Above all, it has required me to be flexible. It’s easy to sit down and engage in busy work until five p.m., but it’s a lot harder to get up and ask who in the office needs an extra set of hands when my supervisor is out. These conversations with families turn intimate and personal with almost no warning and the script I type up and study before every call is suddenly irrelevant. However, I’m glad that Make-A-Wish is the place where I get to do it. Non-profit work can often be frustrating it’s hard to see any immediate results of your actions. Despite knowing that my contribution to the organization is minuscule at best I am privileged to see tangible and positive events unfold every day. It might be another community fundraiser springing up (catch Wish Night in Evanston at Tech on May 14th!), opening a folder to see another beaming kid in a blue Make-A-Wish shirt in front of Walt Disney’s castle, or a box packed full of toys and games for children going through chemotherapy. Whatever it ends up being, I can be flexible.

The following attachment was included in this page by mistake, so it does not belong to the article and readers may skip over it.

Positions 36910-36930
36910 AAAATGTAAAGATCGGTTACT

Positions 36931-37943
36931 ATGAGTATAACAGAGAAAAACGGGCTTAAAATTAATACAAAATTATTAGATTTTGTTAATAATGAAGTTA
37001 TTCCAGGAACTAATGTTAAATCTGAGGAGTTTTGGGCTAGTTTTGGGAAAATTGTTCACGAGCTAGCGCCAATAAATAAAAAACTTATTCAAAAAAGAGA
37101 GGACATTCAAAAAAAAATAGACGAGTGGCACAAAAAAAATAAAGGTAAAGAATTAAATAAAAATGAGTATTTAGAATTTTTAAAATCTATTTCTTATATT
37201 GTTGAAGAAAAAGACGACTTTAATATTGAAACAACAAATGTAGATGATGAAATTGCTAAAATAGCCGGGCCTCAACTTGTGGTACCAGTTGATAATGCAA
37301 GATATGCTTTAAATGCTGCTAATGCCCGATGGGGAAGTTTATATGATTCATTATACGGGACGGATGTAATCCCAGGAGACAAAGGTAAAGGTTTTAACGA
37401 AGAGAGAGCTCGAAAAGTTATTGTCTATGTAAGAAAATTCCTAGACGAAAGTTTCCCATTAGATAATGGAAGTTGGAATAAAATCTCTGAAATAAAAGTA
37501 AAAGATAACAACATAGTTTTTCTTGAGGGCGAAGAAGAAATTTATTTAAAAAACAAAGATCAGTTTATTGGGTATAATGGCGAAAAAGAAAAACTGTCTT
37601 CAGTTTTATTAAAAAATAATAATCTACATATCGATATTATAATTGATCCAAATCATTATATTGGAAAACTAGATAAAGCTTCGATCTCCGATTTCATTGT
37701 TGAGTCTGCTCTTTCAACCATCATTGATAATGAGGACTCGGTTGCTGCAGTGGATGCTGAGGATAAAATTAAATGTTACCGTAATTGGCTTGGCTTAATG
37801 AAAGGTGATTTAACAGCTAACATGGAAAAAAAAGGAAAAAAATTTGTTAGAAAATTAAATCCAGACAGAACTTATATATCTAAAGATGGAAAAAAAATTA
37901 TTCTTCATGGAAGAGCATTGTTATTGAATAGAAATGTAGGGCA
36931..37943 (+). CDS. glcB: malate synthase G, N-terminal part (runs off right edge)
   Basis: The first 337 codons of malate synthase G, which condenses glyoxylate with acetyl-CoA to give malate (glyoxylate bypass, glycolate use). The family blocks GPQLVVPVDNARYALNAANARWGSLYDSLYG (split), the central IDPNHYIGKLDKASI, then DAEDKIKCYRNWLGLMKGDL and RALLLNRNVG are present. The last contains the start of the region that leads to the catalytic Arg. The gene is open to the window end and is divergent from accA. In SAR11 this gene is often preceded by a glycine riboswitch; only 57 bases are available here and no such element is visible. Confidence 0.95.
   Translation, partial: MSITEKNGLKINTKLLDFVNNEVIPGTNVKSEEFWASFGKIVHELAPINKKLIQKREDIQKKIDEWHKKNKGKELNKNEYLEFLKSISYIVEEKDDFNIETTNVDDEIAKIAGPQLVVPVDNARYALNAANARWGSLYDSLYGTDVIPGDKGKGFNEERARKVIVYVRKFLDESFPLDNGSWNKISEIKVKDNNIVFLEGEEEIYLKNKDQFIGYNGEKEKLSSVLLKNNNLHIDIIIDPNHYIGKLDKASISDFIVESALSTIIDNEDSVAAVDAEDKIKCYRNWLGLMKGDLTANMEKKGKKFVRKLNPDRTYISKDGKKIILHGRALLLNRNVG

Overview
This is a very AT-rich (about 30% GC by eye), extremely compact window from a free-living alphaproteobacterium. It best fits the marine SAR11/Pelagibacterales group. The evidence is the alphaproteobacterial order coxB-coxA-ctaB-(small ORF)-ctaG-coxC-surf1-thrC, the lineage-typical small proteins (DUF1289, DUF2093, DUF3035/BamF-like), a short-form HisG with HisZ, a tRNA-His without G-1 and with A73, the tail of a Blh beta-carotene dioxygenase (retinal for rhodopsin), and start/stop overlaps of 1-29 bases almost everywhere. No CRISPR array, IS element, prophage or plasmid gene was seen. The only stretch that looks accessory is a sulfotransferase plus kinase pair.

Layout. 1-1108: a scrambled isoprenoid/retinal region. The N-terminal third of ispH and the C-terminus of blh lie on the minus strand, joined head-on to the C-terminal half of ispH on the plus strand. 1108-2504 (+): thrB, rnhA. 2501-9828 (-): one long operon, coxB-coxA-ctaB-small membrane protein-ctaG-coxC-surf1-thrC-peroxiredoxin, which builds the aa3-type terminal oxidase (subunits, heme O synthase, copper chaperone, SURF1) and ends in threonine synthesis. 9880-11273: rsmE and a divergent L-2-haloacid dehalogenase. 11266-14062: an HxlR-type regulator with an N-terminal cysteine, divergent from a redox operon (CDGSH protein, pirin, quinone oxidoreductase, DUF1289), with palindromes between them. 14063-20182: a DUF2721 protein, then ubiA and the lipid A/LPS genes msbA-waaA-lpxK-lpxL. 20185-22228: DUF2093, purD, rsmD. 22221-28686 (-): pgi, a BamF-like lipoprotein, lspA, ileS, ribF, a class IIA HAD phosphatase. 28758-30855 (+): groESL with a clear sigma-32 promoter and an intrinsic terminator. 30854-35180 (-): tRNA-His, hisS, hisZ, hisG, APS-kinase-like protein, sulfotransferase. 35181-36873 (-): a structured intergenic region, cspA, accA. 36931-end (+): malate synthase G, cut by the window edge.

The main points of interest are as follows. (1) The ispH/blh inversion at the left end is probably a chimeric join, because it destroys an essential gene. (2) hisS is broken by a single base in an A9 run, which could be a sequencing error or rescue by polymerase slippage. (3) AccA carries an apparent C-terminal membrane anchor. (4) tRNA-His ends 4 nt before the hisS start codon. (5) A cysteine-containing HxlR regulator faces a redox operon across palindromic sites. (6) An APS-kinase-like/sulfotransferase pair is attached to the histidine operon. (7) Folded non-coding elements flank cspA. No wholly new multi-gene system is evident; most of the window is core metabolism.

Olivia Kuncio is a junior Communication Studies student who is interning at The Make-A-Wish Foundation this quarter.

Adventures of an EPICS intern: Hey, Why Not Me?

Today marks my one month of intern-hood at The Second City’s Producer’s Row. What a month! I went from feeling like the new girl who asked way too many questions, to being the veteran who answered everyone’s questions. I can tell you the best place to find dinner or a drink in Old Town and definitely recommend some shows for you to come see! Currently running, “#DateMe: An OKCupid Experiment.” I saw it last night with my friends and laughed SO hard. I also ate some phenomenal pretzel bites, shout out to my friends in the kitchen.

Being an intern is being a sponge. You absorb everything you hear, and slowly, you start to understand it all. Some of my favorite things I’ve absorbed are:

  1. Old traditions that actors keep backstage (no photos allowed!)
  2. The Second City’s plans and ideas for improving their directing program
  3. The nitty gritty rules of The Actor’s Equity Association and how to create appropriate contracts

I’ve definitely gotten more papercuts in the last month than in my entire life, but I don’t mind. Being told to organize files may feel like busy work, but my boss, Brian Loevner (Managing Producer) encourages me to read all of the files and see what they’re about! So, fellow Northwestern interns in an office somewhere, read everything you can get your hands on. You won’t have the same chance forever… plus I once found an old script from when Tina Fey and Rachel Dratch performed in the mainstage cast!